San Diego Mobile Pet Grooming Blog
Detecting Problems in Your Fur-Baby’s EarsGet to know your feline’s ears. If her ears are healthy and normal, they will be dry, clean, and pain-free. Be on the look-out for things such as:
- Sores or scabs around or on her ear(s)
- She holds her head at an angle or shakes it often
- Swelling or redness in her ear(s)
- Your kitty’s experiencing pain or sensitivity around her ear(s)
- Inflammation in her ear canal(s)
- Excessive pawing, rubbing or scratching of her ear(s)
- A smell and/or discharge from her ear(s)
The above are sure signs to get her to your vet as soon as you can for she could have one of these issues:
- Ear mites
- Yeast infection
- An ear-tip fungal infection
- Bacterial infection
Make Everything Go Smoothly for Your Cat and YouThere are a few tips you should consider following before you dive in to inspect and possibly clean your kitty’s ears.
- The younger the better! If you have an 8-week-old kitten, that’s a “purrfect” time to begin a grooming routine that includes an ear examination once a week. Eventually, it’ll be a normal process for her and she won’t put up a fight when you have to check her ears.
- A happy cat means a relaxed cat. Never attempt to inspect or clean her ears if she’s under stress—for example, if you just trimmed her claws or had to give her a bath.
- It must be a positive ordeal. That's an oxymoron, right? But you can do it! Purchase some treats like Feline Greenies and keep them at your side; give one or two to her before, during and after you examine and clean her ears. She’ll learn to associate the ear cleaning with the treats and remember it as a positive event.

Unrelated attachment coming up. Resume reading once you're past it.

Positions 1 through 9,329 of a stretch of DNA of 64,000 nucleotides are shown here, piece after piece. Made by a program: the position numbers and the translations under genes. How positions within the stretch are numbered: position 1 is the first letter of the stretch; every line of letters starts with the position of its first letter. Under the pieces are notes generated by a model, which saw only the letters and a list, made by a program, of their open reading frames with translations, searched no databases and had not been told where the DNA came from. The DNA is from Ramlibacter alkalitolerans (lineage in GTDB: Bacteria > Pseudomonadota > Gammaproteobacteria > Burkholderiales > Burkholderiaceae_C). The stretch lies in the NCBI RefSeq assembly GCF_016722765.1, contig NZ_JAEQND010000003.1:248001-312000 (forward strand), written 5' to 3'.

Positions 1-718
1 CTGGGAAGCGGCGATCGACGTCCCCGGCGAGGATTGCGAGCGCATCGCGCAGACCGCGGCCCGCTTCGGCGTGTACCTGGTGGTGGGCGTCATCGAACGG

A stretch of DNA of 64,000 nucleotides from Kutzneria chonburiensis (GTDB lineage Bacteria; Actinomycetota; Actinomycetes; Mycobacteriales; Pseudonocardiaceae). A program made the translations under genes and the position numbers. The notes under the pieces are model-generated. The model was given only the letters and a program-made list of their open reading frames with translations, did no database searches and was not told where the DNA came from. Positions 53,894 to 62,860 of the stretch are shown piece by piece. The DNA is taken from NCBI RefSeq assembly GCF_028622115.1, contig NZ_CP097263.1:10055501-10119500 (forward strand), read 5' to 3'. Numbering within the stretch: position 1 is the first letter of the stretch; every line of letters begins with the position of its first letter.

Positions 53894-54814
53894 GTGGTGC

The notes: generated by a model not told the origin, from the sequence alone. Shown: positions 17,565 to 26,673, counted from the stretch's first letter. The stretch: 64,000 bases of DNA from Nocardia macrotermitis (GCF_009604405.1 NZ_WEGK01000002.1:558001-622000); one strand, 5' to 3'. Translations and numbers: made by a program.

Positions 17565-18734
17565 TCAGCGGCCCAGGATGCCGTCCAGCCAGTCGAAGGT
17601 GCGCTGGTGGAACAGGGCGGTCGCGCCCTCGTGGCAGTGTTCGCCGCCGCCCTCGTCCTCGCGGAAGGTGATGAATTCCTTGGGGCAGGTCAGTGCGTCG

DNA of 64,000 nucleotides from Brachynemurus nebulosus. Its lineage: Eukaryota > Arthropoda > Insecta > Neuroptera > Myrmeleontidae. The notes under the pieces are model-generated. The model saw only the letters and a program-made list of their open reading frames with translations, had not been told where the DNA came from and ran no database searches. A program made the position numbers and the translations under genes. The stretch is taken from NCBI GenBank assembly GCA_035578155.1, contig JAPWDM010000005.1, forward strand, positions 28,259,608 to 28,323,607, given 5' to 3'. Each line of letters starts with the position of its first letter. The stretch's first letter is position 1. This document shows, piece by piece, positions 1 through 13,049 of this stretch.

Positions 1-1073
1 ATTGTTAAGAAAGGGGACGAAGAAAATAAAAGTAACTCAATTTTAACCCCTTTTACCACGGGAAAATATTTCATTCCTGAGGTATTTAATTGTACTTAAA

- If you have a feline that’s difficult to handle and she doesn’t like being swaddled (most cats don’t), have someone else hold her while you groom her ears; this way neither you nor your beloved fur-baby get hurt. But remember to also follow tip 3!
Cleaning Your Kitty’s Ears
Most of the time, your furry friend’s ears won’t need that much care. However, for those times you do need to clean them, it’s critical that you know the correct procedure so that you won’t injure her eardrum and impair her hearing.
- With your forefinger and thumb, grasp her ear tip and carefully pull it back allowing you to view the inside of her ear. If she struggles or tries to run, and you don’t have a helper, use your other three fingers to gently grasp her by the loose skin on the back of her neck.
- Search her ears for discharge or redness. If you see light brown wax, that’s normal. However, red, black or green/yellow pus isn’t, and warrants a call to your veterinarian for an appointment. Use Excel Ear Cleansing Pads or some other brand of ear cleansing pads for cats. Carefully wipe out inside of her ears. If you’re unsure, you can also ask your veterinarian which OTC brand is best to use. A simple cotton ball moistened with alcohol will work in a pinch, but better yet, use an ear cleaning solution, which will be optimally formulated.
- If you discover a bunch of dirt or wax in her ears, 5-10 drops of an ear cleaner, such as Nutri-Vet Ear Cleaning Solution, should be squeezed into each ear. Squirt each ear one at a time and immediately begin massaging the base of each ear for 15-20 seconds.
- Using a new cleansing pad or a cotton ball, wipe out her ears. Never use a Q-tip to wipe the ears! You could go too far in her ear canal and cause major damage to her hearing or eardrum.
- If you remove a big amount of dirt or wax, then steps 3 and 4 should be repeated. And then monitor the situation because if the icky stuff comes back in a few days, you definitely want to sign up for a trip to the vet to get that checked out.
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